“What a lot of people tell you is don’t take on anything your first semester — don’t volunteer with student groups, don’t do pro bono — just focus on getting your bearings in class,” he said. “And I didn’t get that advice, or if I did, I just completely ignored it because I kind of wanted to get some experience. I knew one or two lawyers, but I didn’t know much of what they did.”

As an intern at the Rutherford Institute, he analyzed First Amendment case law and religious liberty and free-exercise clause exemptions.

His second year, he added on other activities — he was an editor on the Virginia Law Review, a mentor for the St. Thomas More Society and a mentor for the Latin American Law Organization.

Garcia also praised the value that Law School events brought to his experiences outside the classroom.

“I think it’s sort of a really rich intellectual milieu,” he said. “They have events where you have federal judges come, and you have professors from other schools. You have people who practice in all sorts of areas — public interest, nonprofits, government, private practice — just being able to go to those events has been one of my favorite parts of being at a school like UVA.”

That intellectual environment was somewhat disrupted starting during his first year of law school, as the COVID-19 pandemic began. Then the natural environment in Charlottesville, and the ability to take a walk outside and participate in activities like Barristers United, a student soccer club, became paramount.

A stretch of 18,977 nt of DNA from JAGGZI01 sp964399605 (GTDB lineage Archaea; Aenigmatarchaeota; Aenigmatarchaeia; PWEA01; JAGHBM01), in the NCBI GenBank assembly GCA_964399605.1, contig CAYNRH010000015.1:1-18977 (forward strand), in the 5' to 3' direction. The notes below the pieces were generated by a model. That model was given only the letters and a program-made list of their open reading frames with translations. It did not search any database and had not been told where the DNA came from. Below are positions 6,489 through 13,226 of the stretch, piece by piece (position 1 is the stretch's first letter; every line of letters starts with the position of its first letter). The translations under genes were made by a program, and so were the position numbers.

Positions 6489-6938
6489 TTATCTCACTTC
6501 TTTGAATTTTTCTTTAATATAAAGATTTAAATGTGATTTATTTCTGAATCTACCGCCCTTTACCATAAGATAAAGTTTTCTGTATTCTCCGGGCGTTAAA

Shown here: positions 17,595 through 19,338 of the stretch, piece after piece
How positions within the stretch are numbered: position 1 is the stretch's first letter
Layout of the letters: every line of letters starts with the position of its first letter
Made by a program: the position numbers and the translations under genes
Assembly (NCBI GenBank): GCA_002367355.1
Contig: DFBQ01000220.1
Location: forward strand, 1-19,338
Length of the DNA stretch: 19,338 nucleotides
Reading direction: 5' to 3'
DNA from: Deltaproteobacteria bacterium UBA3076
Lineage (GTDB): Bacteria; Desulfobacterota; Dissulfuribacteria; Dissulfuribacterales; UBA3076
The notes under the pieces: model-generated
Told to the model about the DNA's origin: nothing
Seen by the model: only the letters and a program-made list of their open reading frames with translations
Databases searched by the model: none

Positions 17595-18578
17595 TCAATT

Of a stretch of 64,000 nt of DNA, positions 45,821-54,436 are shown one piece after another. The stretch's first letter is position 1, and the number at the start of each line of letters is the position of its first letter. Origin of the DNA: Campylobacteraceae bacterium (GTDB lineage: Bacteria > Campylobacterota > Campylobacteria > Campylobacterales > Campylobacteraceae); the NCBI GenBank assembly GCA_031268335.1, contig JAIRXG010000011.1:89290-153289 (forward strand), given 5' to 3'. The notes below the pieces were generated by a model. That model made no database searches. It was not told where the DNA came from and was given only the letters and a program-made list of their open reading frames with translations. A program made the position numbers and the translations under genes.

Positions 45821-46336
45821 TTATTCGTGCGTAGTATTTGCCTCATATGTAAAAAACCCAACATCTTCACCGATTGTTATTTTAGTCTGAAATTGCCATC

“I really enjoy being at a place where you’re not in a huge city, because you get to enjoy the outdoors so much,” he said.

While he took classes online only during his second year, his habit of scheduling out his time was critical to his well-being, he said.

“I think it was especially helpful to have some kind of structure,” he said, considering he spent his school days and nights largely at home in Charlottesville. “Thankfully, now things are starting to feel normal — or kind of normal — again.”

Over the past three years, Garcia worked as a research assistant for Professors A. E. Dick Howard ’61, Richard Re and Richard Schragger, and took Federal Courts — an important course for future federal clerks — with Re as well.

“It was just a great class,” Garcia said. “I mean, it’s huge — you cover a lot of stuff and he’s really good at making you think about the topics and not just learn the rules.”

Garcia helped Re with research on judicial discretion, how to balance different inputs into legal interpretation and so-called “hypothetical jurisdiction.” The professor praised his former student for being “a brilliant legal thinker and a conscientious person.”

“He has an especially great knack for drilling down beneath the surface of legal rules and discovering their theoretical foundations,” Re said. “As a result, Camilo often find new arguments and possibilities that had gone overlooked.”